Getting to the Root of the Neem Problem

Aruba / Bonaire / Curaçao

The neem tree is an invasive species that was introduced to the Caribbean in the early 1900s. Originally from India, this tree was brought over for its medicinal, pesticidal and ornamental properties. Locals soon realized this once popular tree was racking up a long list of ecological and economic consequences.   

Neem tree. Photo credit: Madhav Malleda

The neem tree (Azadirachta indica) is part of the mahogany family and often popular in gardens as it is easy to grow and quickly provides a nice, shaded canopy.  This evergreen tree can reach heights of 20 meters, and has a beautiful, fragrant white flower, which along with its fruits, are collected to make neem oil. In India, its common to collect and dry the leaves to be used as a natural insect repellent. The neem tree was introduced to Curacao between 20-30 years ago, and to Aruba and Bonaire after that. So it is easy to see how quickly this tree can become an issue, as it has become widespread on all three islands within this relatively short time frame. 


One of the primary impacts of the invasive neem tree in the Caribbean is its ability to outcompete native species. The tree grows rapidly, and its roots secrete chemicals that inhibit the growth of other plants in the vicinity. Neem trees also create dense, shaded canopies that prevent other plants from receiving the sunlight they need to thrive.  Furthermore, the tree’s deep roots alter soil composition by pulling nutrients and water from the soil, leaving less available for other plants. This can lead to soil erosion and other environmental issues, especially in areas where the soil is already nutrient-poor.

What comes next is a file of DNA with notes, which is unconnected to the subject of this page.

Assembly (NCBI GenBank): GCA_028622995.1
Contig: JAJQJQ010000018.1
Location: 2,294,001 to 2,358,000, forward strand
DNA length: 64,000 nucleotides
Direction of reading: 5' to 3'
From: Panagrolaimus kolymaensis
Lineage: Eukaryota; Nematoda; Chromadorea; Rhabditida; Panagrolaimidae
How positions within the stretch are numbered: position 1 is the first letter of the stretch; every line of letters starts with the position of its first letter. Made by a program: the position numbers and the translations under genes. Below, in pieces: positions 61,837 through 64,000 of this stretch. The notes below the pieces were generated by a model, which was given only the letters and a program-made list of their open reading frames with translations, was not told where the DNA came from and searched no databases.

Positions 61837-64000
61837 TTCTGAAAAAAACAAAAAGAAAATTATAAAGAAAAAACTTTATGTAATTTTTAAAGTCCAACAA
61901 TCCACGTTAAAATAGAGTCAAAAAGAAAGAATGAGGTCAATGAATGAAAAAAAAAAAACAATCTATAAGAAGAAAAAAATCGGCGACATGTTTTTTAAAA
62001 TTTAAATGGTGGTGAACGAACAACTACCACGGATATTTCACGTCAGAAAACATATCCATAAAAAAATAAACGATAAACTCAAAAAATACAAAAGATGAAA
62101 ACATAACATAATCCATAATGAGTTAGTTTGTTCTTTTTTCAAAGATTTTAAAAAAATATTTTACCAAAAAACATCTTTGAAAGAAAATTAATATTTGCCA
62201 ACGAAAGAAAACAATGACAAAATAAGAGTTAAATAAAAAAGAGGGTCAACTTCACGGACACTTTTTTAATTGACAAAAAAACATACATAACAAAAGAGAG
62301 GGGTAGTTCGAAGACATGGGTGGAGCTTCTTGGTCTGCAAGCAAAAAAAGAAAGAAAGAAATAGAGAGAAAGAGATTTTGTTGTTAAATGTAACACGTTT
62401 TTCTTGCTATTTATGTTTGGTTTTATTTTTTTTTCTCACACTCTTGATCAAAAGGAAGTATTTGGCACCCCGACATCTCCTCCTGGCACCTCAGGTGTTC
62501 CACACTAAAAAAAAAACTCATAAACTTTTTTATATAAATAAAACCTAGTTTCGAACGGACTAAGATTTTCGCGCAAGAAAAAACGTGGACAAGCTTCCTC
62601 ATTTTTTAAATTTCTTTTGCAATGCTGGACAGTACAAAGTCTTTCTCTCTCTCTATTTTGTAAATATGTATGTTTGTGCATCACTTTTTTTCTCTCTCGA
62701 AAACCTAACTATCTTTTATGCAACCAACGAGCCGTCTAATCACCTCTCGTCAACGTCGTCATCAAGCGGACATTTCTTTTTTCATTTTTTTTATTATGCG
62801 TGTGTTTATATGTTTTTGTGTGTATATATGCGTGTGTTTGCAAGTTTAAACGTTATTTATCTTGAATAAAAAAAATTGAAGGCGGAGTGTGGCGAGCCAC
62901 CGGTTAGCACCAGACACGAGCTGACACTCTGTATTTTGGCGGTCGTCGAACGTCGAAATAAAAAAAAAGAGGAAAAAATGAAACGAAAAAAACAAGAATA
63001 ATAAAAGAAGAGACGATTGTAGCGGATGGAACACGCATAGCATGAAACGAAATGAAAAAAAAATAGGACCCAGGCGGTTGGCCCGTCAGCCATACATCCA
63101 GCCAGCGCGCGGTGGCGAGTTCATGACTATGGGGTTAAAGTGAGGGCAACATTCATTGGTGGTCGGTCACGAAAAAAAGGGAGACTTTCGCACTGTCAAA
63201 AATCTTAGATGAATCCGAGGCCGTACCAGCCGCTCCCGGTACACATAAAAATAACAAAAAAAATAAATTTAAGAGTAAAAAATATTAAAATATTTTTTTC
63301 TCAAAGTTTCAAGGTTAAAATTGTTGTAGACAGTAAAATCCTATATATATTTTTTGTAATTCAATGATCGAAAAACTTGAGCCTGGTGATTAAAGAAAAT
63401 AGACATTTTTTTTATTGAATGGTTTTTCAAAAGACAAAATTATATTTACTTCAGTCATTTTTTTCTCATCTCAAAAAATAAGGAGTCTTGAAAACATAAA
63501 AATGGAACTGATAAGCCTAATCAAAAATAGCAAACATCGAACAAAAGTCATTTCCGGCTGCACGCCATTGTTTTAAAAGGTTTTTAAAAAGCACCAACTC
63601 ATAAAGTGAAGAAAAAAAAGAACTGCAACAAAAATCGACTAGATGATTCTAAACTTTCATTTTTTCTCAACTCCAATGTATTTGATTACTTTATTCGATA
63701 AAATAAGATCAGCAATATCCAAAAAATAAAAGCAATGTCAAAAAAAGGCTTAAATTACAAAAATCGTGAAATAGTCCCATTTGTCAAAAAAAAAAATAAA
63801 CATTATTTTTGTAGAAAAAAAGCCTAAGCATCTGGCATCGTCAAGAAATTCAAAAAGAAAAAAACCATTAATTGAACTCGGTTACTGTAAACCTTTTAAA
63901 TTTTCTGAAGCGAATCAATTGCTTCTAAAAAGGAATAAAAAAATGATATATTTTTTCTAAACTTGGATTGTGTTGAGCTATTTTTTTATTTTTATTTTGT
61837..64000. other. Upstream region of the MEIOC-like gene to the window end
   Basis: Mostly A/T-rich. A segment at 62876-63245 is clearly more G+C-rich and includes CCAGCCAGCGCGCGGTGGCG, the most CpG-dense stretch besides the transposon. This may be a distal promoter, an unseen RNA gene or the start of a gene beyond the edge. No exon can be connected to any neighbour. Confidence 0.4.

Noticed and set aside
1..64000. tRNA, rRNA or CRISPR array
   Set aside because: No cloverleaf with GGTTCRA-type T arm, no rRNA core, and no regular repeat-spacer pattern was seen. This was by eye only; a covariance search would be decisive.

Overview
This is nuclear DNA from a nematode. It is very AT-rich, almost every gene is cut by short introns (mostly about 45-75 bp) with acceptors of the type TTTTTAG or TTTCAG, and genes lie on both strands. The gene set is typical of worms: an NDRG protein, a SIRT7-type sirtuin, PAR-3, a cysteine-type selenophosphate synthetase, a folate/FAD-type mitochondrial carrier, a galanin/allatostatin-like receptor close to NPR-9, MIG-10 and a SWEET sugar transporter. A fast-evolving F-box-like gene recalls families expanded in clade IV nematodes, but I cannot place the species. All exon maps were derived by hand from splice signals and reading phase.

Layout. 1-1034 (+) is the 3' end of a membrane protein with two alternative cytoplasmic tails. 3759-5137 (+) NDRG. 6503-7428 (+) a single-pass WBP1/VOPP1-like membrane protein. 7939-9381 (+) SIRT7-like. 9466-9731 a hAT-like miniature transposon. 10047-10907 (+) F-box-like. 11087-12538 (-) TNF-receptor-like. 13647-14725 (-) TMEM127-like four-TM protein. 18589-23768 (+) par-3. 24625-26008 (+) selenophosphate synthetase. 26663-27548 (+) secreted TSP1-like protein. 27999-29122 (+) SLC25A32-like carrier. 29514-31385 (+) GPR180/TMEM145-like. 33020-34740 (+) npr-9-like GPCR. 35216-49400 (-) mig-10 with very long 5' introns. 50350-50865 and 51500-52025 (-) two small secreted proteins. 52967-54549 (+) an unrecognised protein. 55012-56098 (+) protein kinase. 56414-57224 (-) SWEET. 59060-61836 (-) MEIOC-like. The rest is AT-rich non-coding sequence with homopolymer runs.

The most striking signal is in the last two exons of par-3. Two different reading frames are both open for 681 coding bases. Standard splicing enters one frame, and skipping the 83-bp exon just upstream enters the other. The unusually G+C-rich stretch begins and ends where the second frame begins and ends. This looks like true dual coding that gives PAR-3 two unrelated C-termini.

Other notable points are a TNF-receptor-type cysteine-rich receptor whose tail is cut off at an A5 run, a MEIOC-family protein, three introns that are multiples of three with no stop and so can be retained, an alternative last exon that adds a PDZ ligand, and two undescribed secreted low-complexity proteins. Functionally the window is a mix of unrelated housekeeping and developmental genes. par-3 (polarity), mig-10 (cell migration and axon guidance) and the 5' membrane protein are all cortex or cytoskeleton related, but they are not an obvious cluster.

Another impact of invasive neem trees is their effect on local wildlife. The dense canopies created by neem trees can serve as habitats for some species, but they can also make it difficult for animals to move freely through their native territories. For example, birds that rely on open spaces for hunting or nesting may struggle to find suitable areas when neem trees are present. 

Finally, invasive neem trees can also have economic impacts for the Dutch Caribbean islands. The trees can make it difficult for farmers, as they can outcompete or shade out food crops. In addition, the water seeking roots of the neem tree can quickly damage roads, sidewalks and building foundations, generating significant economic consequences for the islands. 

Neem branch. Photo credit: Mohammad Ibrahim


Overall, the impact of invasive neem trees on the Dutch Caribbean islands is significant and multifaceted. While neem trees have many beneficial qualities, their invasive nature means that they can have negative effects on local ecosystems and economies. As a result, projects to manage and control invasive neem trees are becoming increasingly important in the region. Efforts are currently underway to control the spread of the tree and restore affected ecosystems. However, addressing the issue will require a collaborative effort between policymakers, scientists, and local communities to find sustainable solutions that balance economic, social, and environmental concerns. 


The Dutch Caribbean Nature Alliance (DCNA) supports science communication and outreach in the Dutch Caribbean region by making nature-related scientific information more widely available through amongst others the Dutch Caribbean Biodiversity Database, DCNA’s news platform BioNews and the press. This article contains the results from several scientific studies but the studies themselves are not DCNA studies. No rights can be derived from the content. DCNA is not liable for the content and the in(direct) impacts resulting from publishing this article.   

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